The Thorny Problem of Patentable Eligible Subject Matter: Part 8 of a 10-Part Series: Australia

This is Part 8 of a 10-part series examining patent eligible subject matter in the U.S., BRIC and several non-BRIC countries. To view Part 1 (The Thorny Problem of Patent Eligible Subject Matter: U.S.), click here. To view Part 2 (The Thorny Problem of Patent Eligible Subject Matter: Canada), click here. To view Part 3 (The Thorny Problem of Patent Eligible Subject Matter: India), click here. To view Part 4 (The Thorny Problem of Patent Eligible Subject Matter: Russia), click here. To view Part 5 (The Thorny Problem of Patent Eligible Subject Matter: Brazil), click here. To view Part 6 (The Thorny Problem of Patent Eligible Subject Matter: Europe), click here. To view Part 7 (The Thorny Problem of Patent Eligible Subject Matter: China), click here.

Patentable Subject Matter in Australia

In Australia, the basic requirements for patentability are found in section 18(1) of the Patents Act (1990) (Act) which provides:

… an invention is a patentable invention for the purposes of a standard patent if the invention, so far as claimed in any claim:

(a) is a manner of manufacture within the meaning of section 6 of the Statute of Monopolies; and
(b) when compared with the prior art base as it existed before the priority date of that claim:
(i) is novel; and
(ii) involves an inventive step; and
(c) is useful; and
(d) was not secretly used in the patent area before the priority date of that claim by, or on behalf of, or with the authority of, the patentee or nominated person or the patentee’s or nominated person’s predecessor in title to the invention.

The term “invention” is defined in schedule 1 of the Act to mean:

… any manner of new manufacture the subject of letters patent and grant of privilege within section 6 of the Statute of Monopolies, and includes an alleged invention.

By referring to section 6 of the Statute of Monopolies, inventions excluded from patentability include those that are “contrary to the Law” or “generally inconvenient.” With respect to inventions that are “contrary to the Law,” the practice of the Australian Patent Office is that an objection “should only be taken where an unlawful use, but no lawful use, of an invention has been disclosed. In particular, regard must be had to whether the invention is primarily devised or intended for a lawful, or for an unlawful, use.” Regarding inventions that are “generally inconvenient,” the Examiner’s Manual states that: “the requirement that an invention not be generally inconvenient has not been relied on as the primary basis upon which to invalidate a patent in any reported cases.” Consequently, there is no clear guidance as to when an invention may be regarded as “generally inconvenient.”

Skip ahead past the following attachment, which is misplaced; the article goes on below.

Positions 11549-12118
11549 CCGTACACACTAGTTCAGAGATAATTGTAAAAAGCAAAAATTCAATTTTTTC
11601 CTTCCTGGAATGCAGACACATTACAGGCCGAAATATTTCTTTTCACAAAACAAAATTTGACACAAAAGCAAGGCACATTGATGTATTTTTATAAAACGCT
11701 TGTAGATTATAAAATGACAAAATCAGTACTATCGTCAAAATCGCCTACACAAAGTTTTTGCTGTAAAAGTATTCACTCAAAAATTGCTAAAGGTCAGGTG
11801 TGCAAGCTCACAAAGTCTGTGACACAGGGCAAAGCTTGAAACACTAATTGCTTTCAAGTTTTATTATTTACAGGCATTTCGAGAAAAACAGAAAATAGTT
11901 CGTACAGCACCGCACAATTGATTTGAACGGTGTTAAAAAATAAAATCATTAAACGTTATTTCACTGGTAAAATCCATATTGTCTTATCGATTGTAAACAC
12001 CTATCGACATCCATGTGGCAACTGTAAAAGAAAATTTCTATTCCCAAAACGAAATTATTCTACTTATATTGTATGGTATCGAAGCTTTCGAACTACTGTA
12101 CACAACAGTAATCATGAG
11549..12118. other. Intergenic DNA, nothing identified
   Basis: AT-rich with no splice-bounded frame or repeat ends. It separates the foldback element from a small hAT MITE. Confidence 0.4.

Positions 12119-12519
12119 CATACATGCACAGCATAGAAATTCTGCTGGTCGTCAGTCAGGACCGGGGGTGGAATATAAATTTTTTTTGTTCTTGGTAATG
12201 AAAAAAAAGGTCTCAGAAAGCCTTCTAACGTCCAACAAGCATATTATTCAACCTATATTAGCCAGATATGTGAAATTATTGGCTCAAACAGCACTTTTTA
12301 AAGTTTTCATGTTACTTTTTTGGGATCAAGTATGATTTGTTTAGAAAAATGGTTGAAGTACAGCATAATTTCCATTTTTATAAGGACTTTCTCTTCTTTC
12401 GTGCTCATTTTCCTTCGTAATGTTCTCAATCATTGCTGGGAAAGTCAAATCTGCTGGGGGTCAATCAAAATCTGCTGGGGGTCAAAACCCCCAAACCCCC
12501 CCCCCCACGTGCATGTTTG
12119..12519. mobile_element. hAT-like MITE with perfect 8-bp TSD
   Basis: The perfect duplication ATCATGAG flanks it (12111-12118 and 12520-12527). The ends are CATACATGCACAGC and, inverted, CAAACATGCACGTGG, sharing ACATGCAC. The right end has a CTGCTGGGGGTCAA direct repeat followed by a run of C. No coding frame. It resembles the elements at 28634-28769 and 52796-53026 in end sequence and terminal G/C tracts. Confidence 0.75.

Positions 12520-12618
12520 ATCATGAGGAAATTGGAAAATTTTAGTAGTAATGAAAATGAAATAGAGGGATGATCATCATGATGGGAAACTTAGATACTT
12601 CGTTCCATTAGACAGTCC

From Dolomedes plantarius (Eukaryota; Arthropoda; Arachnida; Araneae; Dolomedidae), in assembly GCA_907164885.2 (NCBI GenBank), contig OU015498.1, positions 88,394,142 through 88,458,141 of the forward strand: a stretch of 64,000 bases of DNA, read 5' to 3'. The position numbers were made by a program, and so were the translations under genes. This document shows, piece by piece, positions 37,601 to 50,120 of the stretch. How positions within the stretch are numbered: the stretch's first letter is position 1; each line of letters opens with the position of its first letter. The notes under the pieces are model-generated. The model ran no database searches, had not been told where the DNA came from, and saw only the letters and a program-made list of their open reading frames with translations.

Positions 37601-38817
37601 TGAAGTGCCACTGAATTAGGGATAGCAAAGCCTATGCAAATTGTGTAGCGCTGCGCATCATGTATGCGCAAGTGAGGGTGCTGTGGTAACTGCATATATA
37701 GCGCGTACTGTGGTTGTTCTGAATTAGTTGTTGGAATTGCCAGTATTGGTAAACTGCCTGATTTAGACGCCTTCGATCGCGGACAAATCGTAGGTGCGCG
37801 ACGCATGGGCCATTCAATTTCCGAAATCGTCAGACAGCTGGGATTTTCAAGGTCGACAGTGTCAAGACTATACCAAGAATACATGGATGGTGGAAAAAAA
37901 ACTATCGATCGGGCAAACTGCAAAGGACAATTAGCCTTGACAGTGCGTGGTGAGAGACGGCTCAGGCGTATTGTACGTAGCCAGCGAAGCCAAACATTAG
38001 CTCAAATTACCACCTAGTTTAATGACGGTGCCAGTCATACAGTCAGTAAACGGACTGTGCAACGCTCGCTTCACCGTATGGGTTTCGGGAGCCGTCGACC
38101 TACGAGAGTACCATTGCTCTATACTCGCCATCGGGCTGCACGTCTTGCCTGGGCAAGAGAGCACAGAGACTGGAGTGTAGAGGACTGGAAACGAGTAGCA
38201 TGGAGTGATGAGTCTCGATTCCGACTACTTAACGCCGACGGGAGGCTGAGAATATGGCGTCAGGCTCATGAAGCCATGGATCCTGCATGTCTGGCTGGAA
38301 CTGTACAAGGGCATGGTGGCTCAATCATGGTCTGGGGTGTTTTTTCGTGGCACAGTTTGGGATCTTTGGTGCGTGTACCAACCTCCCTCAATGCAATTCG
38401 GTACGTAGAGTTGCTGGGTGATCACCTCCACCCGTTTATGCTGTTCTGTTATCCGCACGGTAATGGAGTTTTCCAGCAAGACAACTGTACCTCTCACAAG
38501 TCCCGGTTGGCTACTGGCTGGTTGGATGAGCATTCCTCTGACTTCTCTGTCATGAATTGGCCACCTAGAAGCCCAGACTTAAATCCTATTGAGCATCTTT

Furthermore, section 18 provides that human beings and biological processes for their generation do not constitute patentable subject matter. Additionally, section 50 of the Act also alludes to additional subject matter that is considered to be non-patentable. Namely, this section states:

(1)  The Commissioner may refuse to accept a request and specification relating to a standard patent, or to grant a standard patent:

                     (a)  for an invention the use of which would be contrary to law; or

                     (b)  on the ground that the specification claims as an invention:

                              (i)  a substance that is capable of being used as food or medicine (whether for human beings or animals and whether for internal or external use) and is a mere mixture of known ingredients; or

                             (ii)  a process producing such a substance by mere admixture.

(2)  The Commissioner may refuse to accept a specification relating to a standard patent containing a claim that includes the name of a person as the name, or part of the name, of the invention so far as claimed in that claim.

As a result, patentable subject matter in Australia has largely been defined through case law. In 1959, the High Court, which is Australia’s highest court, issued a seminal decision on patentable subject matter in National Research Development Corporation v Commissioner of Patents (1959) 102 CLR 252 (NRDC). Although decided under the earlier Patents Act (1952), NRDC has been applied countless times and is considered the definitive statement on patentable subject matter. In a somewhat circular fashion, but deliberately for the reason of avoiding re-stating the “test” in a manner which would be open to potentially narrow interpretation, the High Court stated:

The right question is: “Is this a proper subject of letters patent according to the principles which have been developed for the application of s. 6 of the Statute of Monopolies?”